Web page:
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I need to concatenate several columns into one, with spaces between each value. The problem is when one value is null, I end up with a double space between two values.



If the middle name happens to be NULL, then I end up with two spaces between the first and last name. Any way to get around this and only have one space when there's a null value?

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up vote -1 down vote accepted

another option is to use decode :

SELECT decode(FIRST_NAME,'','',FIRST_NAME ||' ') ||
       decode(MIDDLE_NAME,'','',MIDDLE_NAME ||' ') || LAST_NAME
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I ended up using the NVL() method you had posted before. I did figure out that the table had some values that were blank (or so I thought) but actually had a space, so those rows were messing with me – user1598624 Aug 14 '12 at 18:05
...I take that back. I had to incorporate the decode as in the above. Thanks for the help – user1598624 Aug 14 '12 at 18:32
Since '' is null in Oracle, the nvl calls here add nothing of value. "If FIRST_NAME is null, return null, otherwise return FIRST_NAME" is the same as "return FIRST_NAME". – Jeffrey Kemp Aug 15 '12 at 4:25
Thanks, I've already figured it out(see Tebbe's post) – Grisha Aug 15 '12 at 4:35

From the Oracle's documentation:


CONCAT_WS() stands for Concatenate With Separator and is a special form of CONCAT(). The first argument is the separator for the rest of the arguments. The separator is added between the strings to be concatenated. The separator can be a string, as can the rest of the arguments. If the separator is NULL, the result is NULL.

And the very important comment:

CONCAT_WS() does not skip empty strings. However, it does skip any NULL values after the separator argument.

So in your case it should be:

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Correct me if I'm wrong but CONCAT_WS() is available in MySQL, not Oracle RDBMS. – Erik Anderson Mar 16 at 22:54
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This one is the most correct, as the accepted approach doesn't suppose that the first two arguments could be NULL. – g00dy Jan 7 '15 at 10:26
with indata as
select 'John' as first_name, 'W' as middle_name, 'Smith ' as last_name from dual
select null as first_name, null as middle_name, 'Adams' as last_name from dual
select 'Tom' as first_name, null as middle_name, 'Jefferson' as last_name from dual
regexp_replace(trim(indata.first_name || ' ' || indata.middle_name || ' ' || indata.last_name), '\s{2,}', ' ')
from indata;
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ha! just about to post the regexp_replace methodology! – Harrison Aug 14 '12 at 17:38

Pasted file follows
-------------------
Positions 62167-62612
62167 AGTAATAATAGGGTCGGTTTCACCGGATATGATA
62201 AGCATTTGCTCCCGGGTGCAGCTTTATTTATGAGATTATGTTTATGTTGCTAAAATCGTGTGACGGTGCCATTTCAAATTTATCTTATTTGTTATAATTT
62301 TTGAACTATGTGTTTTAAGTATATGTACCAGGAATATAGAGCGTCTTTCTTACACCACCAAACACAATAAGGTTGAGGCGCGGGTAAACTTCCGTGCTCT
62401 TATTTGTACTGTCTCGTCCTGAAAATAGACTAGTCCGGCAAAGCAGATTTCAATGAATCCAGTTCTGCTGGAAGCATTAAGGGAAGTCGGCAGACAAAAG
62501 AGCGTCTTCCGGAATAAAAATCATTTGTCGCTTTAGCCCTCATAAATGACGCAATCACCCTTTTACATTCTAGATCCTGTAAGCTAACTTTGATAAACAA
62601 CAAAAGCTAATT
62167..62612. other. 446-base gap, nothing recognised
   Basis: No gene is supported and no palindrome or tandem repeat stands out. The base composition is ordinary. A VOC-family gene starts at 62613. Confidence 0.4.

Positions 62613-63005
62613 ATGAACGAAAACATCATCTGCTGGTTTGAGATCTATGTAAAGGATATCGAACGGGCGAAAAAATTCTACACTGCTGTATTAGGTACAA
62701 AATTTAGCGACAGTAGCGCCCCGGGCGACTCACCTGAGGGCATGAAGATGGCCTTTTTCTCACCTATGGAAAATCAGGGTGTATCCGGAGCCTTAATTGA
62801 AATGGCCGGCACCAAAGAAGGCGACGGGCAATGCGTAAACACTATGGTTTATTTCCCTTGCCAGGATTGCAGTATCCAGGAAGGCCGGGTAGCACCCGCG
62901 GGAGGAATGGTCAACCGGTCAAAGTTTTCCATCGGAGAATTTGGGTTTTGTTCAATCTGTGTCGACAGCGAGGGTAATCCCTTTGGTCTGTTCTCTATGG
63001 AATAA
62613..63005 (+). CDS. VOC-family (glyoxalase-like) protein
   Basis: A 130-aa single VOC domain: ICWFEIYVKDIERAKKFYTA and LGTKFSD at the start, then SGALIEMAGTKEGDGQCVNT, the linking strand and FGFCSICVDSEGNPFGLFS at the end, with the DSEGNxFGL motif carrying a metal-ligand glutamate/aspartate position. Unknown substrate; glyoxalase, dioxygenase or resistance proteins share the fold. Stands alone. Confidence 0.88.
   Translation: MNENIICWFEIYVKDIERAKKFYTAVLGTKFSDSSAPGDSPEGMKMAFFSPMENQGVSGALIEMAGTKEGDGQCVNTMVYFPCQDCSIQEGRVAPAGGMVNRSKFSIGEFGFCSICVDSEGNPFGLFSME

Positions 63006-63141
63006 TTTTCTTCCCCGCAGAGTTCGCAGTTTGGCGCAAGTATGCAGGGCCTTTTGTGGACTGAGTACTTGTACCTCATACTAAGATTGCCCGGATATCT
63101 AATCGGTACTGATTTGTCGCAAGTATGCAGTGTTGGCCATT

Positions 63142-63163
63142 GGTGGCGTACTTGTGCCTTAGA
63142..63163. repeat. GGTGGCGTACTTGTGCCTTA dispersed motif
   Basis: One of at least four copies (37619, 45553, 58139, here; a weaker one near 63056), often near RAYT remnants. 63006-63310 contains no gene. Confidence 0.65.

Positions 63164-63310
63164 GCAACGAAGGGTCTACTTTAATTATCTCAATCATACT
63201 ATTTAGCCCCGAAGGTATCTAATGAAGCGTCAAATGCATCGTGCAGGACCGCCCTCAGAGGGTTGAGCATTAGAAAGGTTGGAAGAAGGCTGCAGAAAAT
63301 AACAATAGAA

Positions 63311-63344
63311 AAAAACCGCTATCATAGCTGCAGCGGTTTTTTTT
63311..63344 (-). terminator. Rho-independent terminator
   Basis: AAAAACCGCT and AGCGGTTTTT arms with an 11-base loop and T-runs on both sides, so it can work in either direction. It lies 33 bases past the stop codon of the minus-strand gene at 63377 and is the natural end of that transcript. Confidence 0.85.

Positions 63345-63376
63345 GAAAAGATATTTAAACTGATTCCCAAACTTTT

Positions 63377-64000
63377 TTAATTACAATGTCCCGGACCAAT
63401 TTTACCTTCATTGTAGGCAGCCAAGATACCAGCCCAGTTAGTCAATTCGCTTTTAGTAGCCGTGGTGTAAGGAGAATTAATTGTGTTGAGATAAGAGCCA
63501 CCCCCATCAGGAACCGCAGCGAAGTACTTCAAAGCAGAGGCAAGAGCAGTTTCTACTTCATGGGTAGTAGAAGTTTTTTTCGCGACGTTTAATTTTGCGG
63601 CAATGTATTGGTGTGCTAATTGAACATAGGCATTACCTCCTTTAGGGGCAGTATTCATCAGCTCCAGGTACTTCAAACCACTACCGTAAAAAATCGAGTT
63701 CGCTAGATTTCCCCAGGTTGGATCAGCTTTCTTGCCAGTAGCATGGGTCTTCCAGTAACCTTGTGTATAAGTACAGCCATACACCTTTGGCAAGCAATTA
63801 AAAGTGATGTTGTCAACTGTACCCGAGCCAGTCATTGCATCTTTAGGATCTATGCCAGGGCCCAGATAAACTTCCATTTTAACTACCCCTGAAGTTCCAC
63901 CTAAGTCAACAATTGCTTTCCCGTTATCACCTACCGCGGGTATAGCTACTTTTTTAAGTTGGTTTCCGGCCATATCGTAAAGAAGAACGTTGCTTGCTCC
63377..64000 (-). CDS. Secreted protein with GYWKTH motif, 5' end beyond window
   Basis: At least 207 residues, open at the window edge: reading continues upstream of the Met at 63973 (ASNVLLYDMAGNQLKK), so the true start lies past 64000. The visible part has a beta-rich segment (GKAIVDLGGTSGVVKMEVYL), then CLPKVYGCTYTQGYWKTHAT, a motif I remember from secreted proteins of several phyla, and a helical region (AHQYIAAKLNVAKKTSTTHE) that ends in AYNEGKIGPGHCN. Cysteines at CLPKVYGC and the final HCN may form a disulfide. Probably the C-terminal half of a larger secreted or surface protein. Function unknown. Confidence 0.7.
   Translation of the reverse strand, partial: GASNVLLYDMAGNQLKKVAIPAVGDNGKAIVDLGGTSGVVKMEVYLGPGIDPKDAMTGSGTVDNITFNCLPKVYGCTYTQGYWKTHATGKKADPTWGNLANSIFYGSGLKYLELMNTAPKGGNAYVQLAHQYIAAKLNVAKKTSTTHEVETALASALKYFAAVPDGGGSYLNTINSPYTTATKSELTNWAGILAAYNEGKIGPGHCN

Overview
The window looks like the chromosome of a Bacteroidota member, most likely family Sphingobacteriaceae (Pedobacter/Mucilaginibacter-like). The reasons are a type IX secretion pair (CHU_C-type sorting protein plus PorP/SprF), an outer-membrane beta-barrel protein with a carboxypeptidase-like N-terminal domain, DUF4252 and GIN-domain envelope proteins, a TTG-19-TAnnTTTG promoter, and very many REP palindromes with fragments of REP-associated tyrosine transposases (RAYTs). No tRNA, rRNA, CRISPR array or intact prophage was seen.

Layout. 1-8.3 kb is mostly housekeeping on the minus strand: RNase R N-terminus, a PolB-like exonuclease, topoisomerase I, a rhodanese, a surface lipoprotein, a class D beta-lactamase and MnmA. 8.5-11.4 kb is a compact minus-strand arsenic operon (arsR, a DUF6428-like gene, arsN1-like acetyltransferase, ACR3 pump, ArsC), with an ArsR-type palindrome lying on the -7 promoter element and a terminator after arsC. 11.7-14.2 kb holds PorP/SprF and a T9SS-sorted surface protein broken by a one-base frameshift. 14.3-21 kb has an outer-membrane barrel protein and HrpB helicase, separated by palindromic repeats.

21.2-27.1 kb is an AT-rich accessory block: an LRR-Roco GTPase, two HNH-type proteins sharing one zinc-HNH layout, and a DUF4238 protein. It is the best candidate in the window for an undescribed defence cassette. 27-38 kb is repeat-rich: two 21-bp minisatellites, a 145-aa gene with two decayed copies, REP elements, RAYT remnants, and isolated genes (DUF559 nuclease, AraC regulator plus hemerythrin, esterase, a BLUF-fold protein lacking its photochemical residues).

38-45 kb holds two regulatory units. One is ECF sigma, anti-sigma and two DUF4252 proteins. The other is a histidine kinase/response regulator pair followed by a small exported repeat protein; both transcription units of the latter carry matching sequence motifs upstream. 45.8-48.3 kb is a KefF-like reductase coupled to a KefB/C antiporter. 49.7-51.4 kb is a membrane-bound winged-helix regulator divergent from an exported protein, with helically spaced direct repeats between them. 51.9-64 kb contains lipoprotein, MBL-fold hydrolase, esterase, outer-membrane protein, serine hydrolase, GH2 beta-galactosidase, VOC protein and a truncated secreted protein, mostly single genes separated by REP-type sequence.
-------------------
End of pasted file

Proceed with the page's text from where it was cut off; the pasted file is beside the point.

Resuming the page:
lol beat you to it ;-) – tbone Aug 14 '12 at 17:42

You could use RPAD() to add in the space character:

SELECT RPAD(first_name, LENGTH(first_name)+1, ' ')||RPAD(middle_name, LENGTH(middle_name)+1, ' ')||last_name

When any of the parameters to RPAD are NULL, the result will be NULL, and in Oracle appending NULL to a string returns the original string.

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This is how I typically concatenate several fields and remove whitespace in Oracle:

TRIM(REGEXP_REPLACE(HOUSE_NO || ' ' || PREFIX || ' ' || STREET_NAME || ' ' || STREET_TYPE || ' ' || SUFFIX, ' +', ' '))

  1. Concatenate all the fields necessary with a space in between each. Empty strings and NULL values will result in a two or more spaces;
  2. Use a regular expression to change any occurrences of multiple spaces [' +'] to a single space [' '];
  3. Finally, trim any whitespace at the beginning and/or end from the resulting string.
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Yet another option:

SELECT first_name
       || DECODE(middle_name
          ,      NULL, NULL
          ,      ' ' || middle_name)
       || DECODE(last_name
          ,      NULL, NULL
          ,      ' ' || last_name) full_name
FROM   table_a
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if middle_name or last_name is empty string (i.e. '') - it doesn't work properly... – Grisha Aug 14 '12 at 17:24
In Oracle it will; Oracle makes no distinction between the empty string and NULL. – Tebbe Aug 14 '12 at 20:14
Wow... I am working with Oracle about a year and didn't know it(worked with MSSQL before). Thanks a lot for your comment it will be useful for me. – Grisha Aug 15 '12 at 3:32

Or you could simply use the REPLACE function:

with indata as 
  (select 'John' as first_name, 'W' as middle_name, 'Smith ' as last_name from dual 
   select null as first_name, null as middle_name, 'Adams' as last_name from dual 
    select 'Tom' as first_name, null as middle_name, 'Jefferson' as last_name from dual) 
SELECT REPLACE(TRIM(indata.first_name || ' ' || indata.middle_name || ' ' || indata.last_name), '  ', ' ')
  FROM indata

(And thanks to @tbone for the example data :-)

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